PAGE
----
For years, Braungart's career was constrained by someone very close to him: his wife.
Monika Griefahn, a former Green Party environment minister in the northern state of Lower Saxony, often faced accusations of giving preference to her husband and his work. She once tried to appoint him to an expert commission, and then she supported his involvement in Expo Hannover, the 2000 World Fair. When it almost cost his wife her job, Braungart lowered his profile in Germany. He has only been on the offensive again since she withdrew from politics in 2012.
In the spring, representatives of the construction and real estate sector attended the first Cradle to Cradle Forum at Schloss Solitude in Stuttgart. The list of attendees shows how much business leaders have overcome their reservations. Audi and BMW were there, as were Carl Zeiss, Siemens, Bosch, Lindner, Knauf Gips and brake maker Knorr Bremse.
Christiane Benner, a board member with the IG Metall metalworkers' union, sees C2C as a great opportunity for the German economy. Instead of trying to compete with low-wage countries, she argues, Germany should turn itself into the innovative leader of environmental reconstruction. To introduce Braungart's idea to her engineers, she made C2C the main topic at an annual meeting two years ago.
But that was where the union official got to know the other, indomitable Braungart. When a few engineers pointed out that sacrifice is also part of change, the chemist became indignant. "Do you homework first, before you start babbling about the limits of growth," he snapped at his audience.
That's just the way he is, this professor from Hamburg. For a good insult, he's even willing to abandon his revolution for a moment.
Translated from the German by Christopher Sultan
Humans now strongest driver of glaciers melting, study finds
During the last two decades two thirds of glacial mass loss was due to humans, up from a quarter previously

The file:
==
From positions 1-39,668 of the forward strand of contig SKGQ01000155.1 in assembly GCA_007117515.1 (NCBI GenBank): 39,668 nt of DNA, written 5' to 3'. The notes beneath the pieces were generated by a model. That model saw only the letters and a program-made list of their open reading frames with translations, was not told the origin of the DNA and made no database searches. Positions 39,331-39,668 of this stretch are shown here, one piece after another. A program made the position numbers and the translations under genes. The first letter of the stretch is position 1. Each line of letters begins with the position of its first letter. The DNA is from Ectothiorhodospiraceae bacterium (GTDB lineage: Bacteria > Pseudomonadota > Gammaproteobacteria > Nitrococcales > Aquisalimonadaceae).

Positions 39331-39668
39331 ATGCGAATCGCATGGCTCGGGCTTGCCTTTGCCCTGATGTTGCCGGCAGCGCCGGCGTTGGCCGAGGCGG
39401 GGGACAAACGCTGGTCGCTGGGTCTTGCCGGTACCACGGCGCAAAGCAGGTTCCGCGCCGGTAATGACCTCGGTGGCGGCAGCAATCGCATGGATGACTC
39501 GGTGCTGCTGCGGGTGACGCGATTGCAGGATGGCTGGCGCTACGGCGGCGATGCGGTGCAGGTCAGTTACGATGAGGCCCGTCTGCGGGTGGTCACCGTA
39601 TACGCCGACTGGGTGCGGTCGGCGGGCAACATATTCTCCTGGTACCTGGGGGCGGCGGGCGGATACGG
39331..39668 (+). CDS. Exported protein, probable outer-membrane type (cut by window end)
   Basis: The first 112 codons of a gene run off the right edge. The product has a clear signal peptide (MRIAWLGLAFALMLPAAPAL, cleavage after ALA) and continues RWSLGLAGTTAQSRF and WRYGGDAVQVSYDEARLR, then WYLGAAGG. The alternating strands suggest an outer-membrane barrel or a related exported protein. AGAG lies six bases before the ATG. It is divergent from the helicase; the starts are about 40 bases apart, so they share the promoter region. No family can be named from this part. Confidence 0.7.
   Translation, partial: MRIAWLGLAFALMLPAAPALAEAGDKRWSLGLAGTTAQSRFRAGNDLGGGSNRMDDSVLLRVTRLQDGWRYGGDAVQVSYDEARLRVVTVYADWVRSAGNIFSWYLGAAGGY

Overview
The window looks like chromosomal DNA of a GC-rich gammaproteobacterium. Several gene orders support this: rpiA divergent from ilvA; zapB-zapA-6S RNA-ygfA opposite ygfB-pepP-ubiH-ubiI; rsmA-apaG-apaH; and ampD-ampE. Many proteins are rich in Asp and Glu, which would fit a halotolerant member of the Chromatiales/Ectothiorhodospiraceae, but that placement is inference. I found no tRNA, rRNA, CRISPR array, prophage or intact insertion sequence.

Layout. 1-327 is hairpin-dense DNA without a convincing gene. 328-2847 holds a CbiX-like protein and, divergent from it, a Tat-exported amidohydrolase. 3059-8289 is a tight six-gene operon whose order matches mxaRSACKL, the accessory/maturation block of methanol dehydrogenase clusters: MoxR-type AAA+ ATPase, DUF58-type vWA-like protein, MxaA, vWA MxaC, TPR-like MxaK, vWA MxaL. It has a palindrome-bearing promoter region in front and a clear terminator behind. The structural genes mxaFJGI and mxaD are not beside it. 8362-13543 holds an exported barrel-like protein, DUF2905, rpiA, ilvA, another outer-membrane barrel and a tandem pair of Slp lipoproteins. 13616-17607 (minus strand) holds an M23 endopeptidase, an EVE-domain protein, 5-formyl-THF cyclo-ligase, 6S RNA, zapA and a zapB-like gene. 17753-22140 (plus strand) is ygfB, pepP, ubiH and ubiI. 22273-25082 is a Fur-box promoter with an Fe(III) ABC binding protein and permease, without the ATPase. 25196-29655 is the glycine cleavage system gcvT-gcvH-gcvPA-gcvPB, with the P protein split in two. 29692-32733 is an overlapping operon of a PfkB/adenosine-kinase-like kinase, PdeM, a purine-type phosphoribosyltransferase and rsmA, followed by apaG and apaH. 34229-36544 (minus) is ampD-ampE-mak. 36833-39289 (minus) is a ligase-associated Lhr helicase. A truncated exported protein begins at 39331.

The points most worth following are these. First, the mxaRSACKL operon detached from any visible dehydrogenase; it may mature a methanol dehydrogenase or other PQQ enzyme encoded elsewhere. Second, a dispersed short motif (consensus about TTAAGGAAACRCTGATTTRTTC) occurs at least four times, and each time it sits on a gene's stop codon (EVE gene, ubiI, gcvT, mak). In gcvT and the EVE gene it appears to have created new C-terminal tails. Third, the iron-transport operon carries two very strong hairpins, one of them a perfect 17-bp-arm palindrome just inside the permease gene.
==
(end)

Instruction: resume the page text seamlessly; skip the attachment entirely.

theguardian.com, Friday 15 August 2014 09.21 BST
The Perito Moreno Glacier in Argentina. Human factors have been the biggest cause of receding glaciers in the world over the past twenty years, a new study says The Perito Moreno Glacier in Argentina. Human factors have been the biggest cause of receding glaciers in the world over the past twenty years, a new study says Photograph: MARIO GOLDMAN/AFP/Getty Images
Melting of glaciers caused by human activity has soared in the past 20 years, a study has shown.
Human influence is now the strongest driver of glacier melting, which has been occurring since the end of the “Little Ice Age” in the mid-19th century, it is claimed.
Between 1851 and 2010, only a quarter of glacial mass loss was due to human-induced climate change, scientists calculated. But during the last two decades of that period the human contribution rose to two thirds.
Lead researcher Dr Ben Barzeion, from the University of Innsbruck in Austria, said: “Typically, it takes glaciers decades or centuries to adjust to climate changes. In the 19th and first half of 20th century we observed that glacier mass loss attributable to human activity is hardly noticeable but since then has steadily increased.
“While we keep factors such as solar variability and volcanic eruptions unchanged, we are able to modify land use changes and greenhouse gas emissions in our models. In our data we find unambiguous evidence of anthropogenic contribution to glacier mass loss.”
The researchers, whose findings appear in the journal Science, used climate computer simulations to map glacier changes everywhere in the world outside Antarctica.
A global glacier database called the Randolph Glacier Inventory made the study possible.
The scientists reconstructed the area and volume of each glacier in 1851. Two different simulations then predicted how those glaciers might have retreated since.
One only included natural factors such as solar variability and volcanic eruptions. The other also incorporated human influences such as changes in land use and greenhouse gas emissions.
Experimental chikungunya vaccine shows promise in first human trials
Thursday, August 14, 2014 20:15 EDT
By Will Dunham
WASHINGTON (Reuters) – An experimental vaccine being developed by U.S. government scientists to prevent the painful mosquito-borne viral disease chikungunya has shown promise in its first human trials but remains years away from approval for widespread use.
In a study published on Thursday in the Lancet medical journal, National Institutes of Health scientists said the vaccine elicited an impressive immune response in all 25 adult volunteers who took part and caused no worrisome side effects.
“We believe it is a highly promising vaccine given how well tolerated it was and how robust the immune responses were,” said the leader of the study, Dr. Julie Ledgerwood of the NIH’s National Institute of Allergy and Infectious Diseases.
Infection with the virus, spread by two mosquito species, typically is not fatal but can cause debilitating symptoms including fever, headache and severe joint pain lasting weeks or months. There is no current treatment and no licensed vaccine to prevent it.